Laboratory Robotics with bench-top robot arms

We are the pioneers. We have been working in laboratory robotics since 1993. Our customers include all the major pharmaceutical companies and research institutes (see customer list). We worked with everything from PCR to high throughput screening in forensic science, drug development, bacterial resistance, toxicology, stem cell research and so on. Our installations included the UK national DNA dabase. We are still here solving those difficult problems no-one else can solve.

There are now a great many choices of standard robotic equipment for handling the ubiquitous titer-plates between standard machines for liquid handling or measurement. Some are really sophisticated but basically do the same tasks. However if you need to automate something unusual, or your medium is not a titer plate, or you must work inside a fume cabinet or perhaps a lead cabinet with radio-chemicals, that is where ST robots are unique.

Moreover because of our vast experience in the demanding world of manufacturing we can offer the lab market a totally reliable workhorse of a robot, together with software and hardware that enables us to interface with any instruments or devices you choose or already own.

The laboratory workhorse

For most laboratory applications we recommend the new R19. This may be mounted on a track which can be up to five meters long. New advanced drives ensure swift smooth motion and quiet operation in the lab environment. DSP technology provides fast multi-axis compound motion plus the ability to multi-task. The R14 is a mini-Cartesian robot suitable for positioning plates under fixed positions and similar applications such as the cool storage cabinet below.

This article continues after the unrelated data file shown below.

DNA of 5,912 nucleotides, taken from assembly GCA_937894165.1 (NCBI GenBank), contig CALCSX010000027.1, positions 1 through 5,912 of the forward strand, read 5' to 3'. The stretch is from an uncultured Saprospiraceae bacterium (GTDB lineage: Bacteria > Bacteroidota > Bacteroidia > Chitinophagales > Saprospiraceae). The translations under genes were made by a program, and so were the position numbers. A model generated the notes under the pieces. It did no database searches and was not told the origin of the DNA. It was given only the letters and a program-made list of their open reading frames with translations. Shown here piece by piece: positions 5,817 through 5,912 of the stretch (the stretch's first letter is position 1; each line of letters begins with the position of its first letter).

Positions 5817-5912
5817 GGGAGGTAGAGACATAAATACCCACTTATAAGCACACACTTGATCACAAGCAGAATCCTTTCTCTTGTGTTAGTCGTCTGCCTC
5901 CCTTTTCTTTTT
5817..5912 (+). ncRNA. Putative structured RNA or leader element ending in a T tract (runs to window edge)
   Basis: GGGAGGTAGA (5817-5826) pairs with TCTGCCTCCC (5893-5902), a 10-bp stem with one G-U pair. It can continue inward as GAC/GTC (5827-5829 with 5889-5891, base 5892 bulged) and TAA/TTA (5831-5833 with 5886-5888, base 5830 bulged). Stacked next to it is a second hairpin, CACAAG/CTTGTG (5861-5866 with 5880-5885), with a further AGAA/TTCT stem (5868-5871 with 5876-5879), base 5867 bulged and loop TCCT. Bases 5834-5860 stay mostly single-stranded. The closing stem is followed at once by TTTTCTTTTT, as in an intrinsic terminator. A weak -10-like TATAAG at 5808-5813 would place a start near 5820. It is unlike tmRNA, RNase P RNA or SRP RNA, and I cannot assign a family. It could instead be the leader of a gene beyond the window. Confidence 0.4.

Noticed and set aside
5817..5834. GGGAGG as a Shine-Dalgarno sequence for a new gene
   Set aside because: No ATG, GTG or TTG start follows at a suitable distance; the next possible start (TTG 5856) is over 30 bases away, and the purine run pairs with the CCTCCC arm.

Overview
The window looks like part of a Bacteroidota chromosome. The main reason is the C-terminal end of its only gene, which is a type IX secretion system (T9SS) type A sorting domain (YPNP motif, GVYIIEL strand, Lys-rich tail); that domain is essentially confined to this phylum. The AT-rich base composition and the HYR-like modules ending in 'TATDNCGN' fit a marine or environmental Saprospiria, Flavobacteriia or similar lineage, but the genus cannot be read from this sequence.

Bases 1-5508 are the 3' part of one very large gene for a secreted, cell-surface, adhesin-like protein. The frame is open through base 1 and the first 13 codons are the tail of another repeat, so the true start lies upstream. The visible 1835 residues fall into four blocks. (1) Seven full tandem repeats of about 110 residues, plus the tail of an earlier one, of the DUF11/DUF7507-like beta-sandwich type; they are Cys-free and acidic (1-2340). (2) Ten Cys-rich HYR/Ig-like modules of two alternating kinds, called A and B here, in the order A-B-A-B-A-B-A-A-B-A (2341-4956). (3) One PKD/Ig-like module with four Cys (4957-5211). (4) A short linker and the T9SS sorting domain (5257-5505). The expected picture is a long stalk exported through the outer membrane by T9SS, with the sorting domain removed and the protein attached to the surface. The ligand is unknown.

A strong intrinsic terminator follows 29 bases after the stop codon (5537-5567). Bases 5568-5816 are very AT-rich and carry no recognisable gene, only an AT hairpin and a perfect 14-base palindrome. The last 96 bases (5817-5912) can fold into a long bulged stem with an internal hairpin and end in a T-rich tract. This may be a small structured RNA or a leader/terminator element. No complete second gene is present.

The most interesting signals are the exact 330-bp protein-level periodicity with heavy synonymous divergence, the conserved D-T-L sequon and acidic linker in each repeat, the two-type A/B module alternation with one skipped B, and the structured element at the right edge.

ST robots have the benefit of the ROBOFORTH II programming system which is more versatile by far than any competitive system. It is text based because it uses language; graphical simulations never simulate everything you might want to do. Once you have programmed the robot it may be supervised by any computer using your own software or proprietory supervisors such as Overlord and LabVIEW via the free ActiveX modules provided. The ST robot controller will also control other devices or take measurements from such as thermometers, pressure gauges, scales etc. and schedule and collect data using spreadsheet compatible files or upload to LabVIEW.

Picture Gallery

Note: Most of the pictures on this page feature the discontinued R16 cylindrical format robot but we now supply the new R19. Many are mounted on a track which can be up to 5 meters long.
R19 simulating micro-plate transfer
from a stack to simulated workstation.
more R19 videos here
HTS system with R16 robot
on a 5 metre track
Forensic Science DNA
(UK FSS National DNA database)

R16 robot working with Packard Plate-Trak and 2 Plate-Staks A small scale genomics system
courtesy MWG Biotech
A larger Genomics system
The robot also changes the decks on the plate sealer to accomodate different sizes of plate
A small genomics system R16 can access any instrument Peltier cooled storage device based on R14 mechanism
When the robot requires access a slot opens, then closes when the robot leaves. Cooled with Peltier diodes controlled by intelligent PID controller it will hold 0.1C and cool down to 20C below ambient.

A simple incubator modified for robotic access with a pneumatic door and pull-out shelves.
The robot pulls out the required shelf before accessing the plates. Transparent screens prevent losses while the door is open.

structural benches under construction

Articles and papers

High-throughput expression and purification of membrane proteins
EBR: Robotics in Pharmaceutical Research by David Sands
A Fully Integrated Robotic System for High Sample Throughput Within a DNA Databasing Unit
(note: The ST R16 robot is mistakenly referred to as a Hamilton ML16 robot and Roboforth is also an ST product.)
The Scientist: High Throughput Thermocyclers

You might find these links useful:
ELRIG is the European branch of the Laboratory Robotics Interest Group, founded by David Sands in 2001.